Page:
|From:||"Peter B. Meyer" <email@example.com>|
|Date:||21 May 2007 02:59:06 -0000|
|Subject:||Re: [CPEO-BIF] Reflections on European brownfield policy|
Let me echo Kris' writeup on the value of the second CABERNET conference
... and assure you that the third conference, while it will be held in
France, will be mostly in English and will have sessions with
simultaneous translation into English from French (as we had from German
into English in Stuttgart). We'll be sure to alert you to the event in
time to plan for it -- even to contribute to it if you want, but you can
keep tabs on it at www.cabernet.org.uk.
One key facet of then difference between the US and the EU countries at
the conference that Kris passed over lightly strikes me as worthy of
more consideration: the extent to which addressing brownfields -- and
the efficient reuse of ALL urban land -- is central to their pursuit of
sustainable development. We have a tendency, evident in the history of
our legislation and regulations regarding contaminated lands, to look at
brownfields as EITHER an economic development OR an environmental
protection problem but rarely as both simultaneously. Most European
programsa for urban regeneration attempt to tackle the issues involved
on both levels at the same time.
Setting the issue as either/or means that wehave a tendency to look at short term economic returns and ignore long-term enviromental stewardship issues, or overdue stringent adherence to the polluter pays and precautionary principles. . Economic development priorities drives us torwards taking Rsik-Based Corrective Action approaches without addressing the record-keeping requirements that successful RBCA programs require. An absolutist protection of human health and the environment from the damage associated with past contamination, on the other hand, can result in the imposition of mitigation standards that are so stringesnt that no action is taken -- or that the immediate ecosystem risks are contained but the land is left idle, since any use could expose humans to higher risks.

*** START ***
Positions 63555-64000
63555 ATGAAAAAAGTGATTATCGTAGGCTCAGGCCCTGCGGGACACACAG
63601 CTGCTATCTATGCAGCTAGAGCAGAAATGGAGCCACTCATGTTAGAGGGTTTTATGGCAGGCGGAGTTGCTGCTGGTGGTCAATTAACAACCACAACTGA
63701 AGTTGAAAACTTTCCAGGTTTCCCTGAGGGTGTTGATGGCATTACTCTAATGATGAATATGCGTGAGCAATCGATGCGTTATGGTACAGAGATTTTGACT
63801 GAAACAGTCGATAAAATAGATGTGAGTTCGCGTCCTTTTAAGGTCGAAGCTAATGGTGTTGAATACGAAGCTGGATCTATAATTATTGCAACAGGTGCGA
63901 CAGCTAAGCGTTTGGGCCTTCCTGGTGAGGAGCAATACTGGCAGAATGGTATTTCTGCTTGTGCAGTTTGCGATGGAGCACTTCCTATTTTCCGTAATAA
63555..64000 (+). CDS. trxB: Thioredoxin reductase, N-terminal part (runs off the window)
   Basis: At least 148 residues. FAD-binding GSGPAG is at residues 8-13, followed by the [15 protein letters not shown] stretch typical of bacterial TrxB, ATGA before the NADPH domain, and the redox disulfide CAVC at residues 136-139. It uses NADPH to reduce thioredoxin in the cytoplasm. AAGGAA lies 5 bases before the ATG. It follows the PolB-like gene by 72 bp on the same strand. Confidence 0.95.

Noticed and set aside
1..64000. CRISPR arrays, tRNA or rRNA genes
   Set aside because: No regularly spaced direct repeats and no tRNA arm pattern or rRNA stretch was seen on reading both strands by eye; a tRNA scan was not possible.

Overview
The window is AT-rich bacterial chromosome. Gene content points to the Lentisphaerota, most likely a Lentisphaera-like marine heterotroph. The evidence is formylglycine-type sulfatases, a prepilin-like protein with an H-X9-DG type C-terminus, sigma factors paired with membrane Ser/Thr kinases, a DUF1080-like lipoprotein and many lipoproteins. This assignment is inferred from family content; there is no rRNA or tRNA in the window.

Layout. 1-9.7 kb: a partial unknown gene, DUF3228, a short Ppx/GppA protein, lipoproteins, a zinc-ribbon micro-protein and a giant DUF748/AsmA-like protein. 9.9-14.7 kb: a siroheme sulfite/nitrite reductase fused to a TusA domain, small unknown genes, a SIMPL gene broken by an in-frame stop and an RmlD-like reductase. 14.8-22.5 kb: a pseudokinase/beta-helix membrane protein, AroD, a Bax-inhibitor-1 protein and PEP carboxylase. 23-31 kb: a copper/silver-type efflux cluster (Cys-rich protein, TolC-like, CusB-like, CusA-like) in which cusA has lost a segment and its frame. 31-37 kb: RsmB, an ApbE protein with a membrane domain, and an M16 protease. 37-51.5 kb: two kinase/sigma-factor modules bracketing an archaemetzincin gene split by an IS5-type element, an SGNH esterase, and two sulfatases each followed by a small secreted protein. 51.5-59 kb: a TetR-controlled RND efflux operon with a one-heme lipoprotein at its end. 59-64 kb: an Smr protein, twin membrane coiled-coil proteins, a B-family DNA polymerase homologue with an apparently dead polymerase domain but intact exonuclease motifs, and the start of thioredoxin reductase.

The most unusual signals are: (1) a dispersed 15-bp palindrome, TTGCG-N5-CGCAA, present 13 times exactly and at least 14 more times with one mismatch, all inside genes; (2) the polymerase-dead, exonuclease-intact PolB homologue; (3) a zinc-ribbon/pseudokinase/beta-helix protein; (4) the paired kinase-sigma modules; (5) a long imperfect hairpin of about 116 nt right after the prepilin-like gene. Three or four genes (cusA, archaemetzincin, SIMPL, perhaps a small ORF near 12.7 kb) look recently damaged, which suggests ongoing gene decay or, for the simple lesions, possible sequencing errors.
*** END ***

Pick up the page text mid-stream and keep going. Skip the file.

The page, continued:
Successful regeneration and efficient untilization of our sunk infrastructure, as well as the development of more sustainable urban forms, requires that this dichotomy be brokern down, and we learn better how to promote both economic redevelopment and environmental protection. Our colleagues and competitiors in other countries, including those from the Third World and from the newly emerging state of Central and Eastn Europe, have much to teach us in this regard, and we need to learn those lessons.
On the other hand, we have much to offer them. Kris mentioned environmental insurance in enumerating differences, but did not dwell on the extent to which the use of that tool for risk management is far more advanced in the US than it is in Europe. Certainly the financial risks differ, and we tend to be more litigious, but the issues are not just matters of risk, but the relationship of risks to rewards. The declining population of the EU member states means that they have proportionally more old economically depressed urban areas than we do, thus a higher proportion of sites with inadequate rewards to warrant high risks, so insurance may be more valuable there than here ... and yet, the coverage products and their use lag the development of the insurance risk transfer markets in the US.
Finally, as an active participant in our past discussions about subsidies and brownfield redevelopment, I need to note that the pursuit of sustainable development as an objective may warrant focused incentives of a type not yet considered here, but that have been used in a number of contexts in Europe.
Best, Peter - - - - - - - - Peter B. Meyer Professor Emeritus of Urban Policy and Economics Director, Center for Environmental Policy and Management School of Urban and Public Affairs University of Louisville - - - - - - - - Director of Applied Research Institute of Public Leadership and Public Affairs Northern Kentucky University - - - - - - - - President, The E.P. Systems Group, Inc. - - - - - - - - Senior Advison, E2 Inc. - - - - - - - - Managing Member, Ecofun, LLC - - - - - - - - cell +1-502-435-3240 phone +1-859-491-9298 - - - - - - - - 3205 Huntersridge Lane Taylor Mill, KY 4101 USA _______________________________________________ Brownfields mailing list Brownfields@list.cpeo.org http://www.cpeo.org/mailman/listinfo/brownfields
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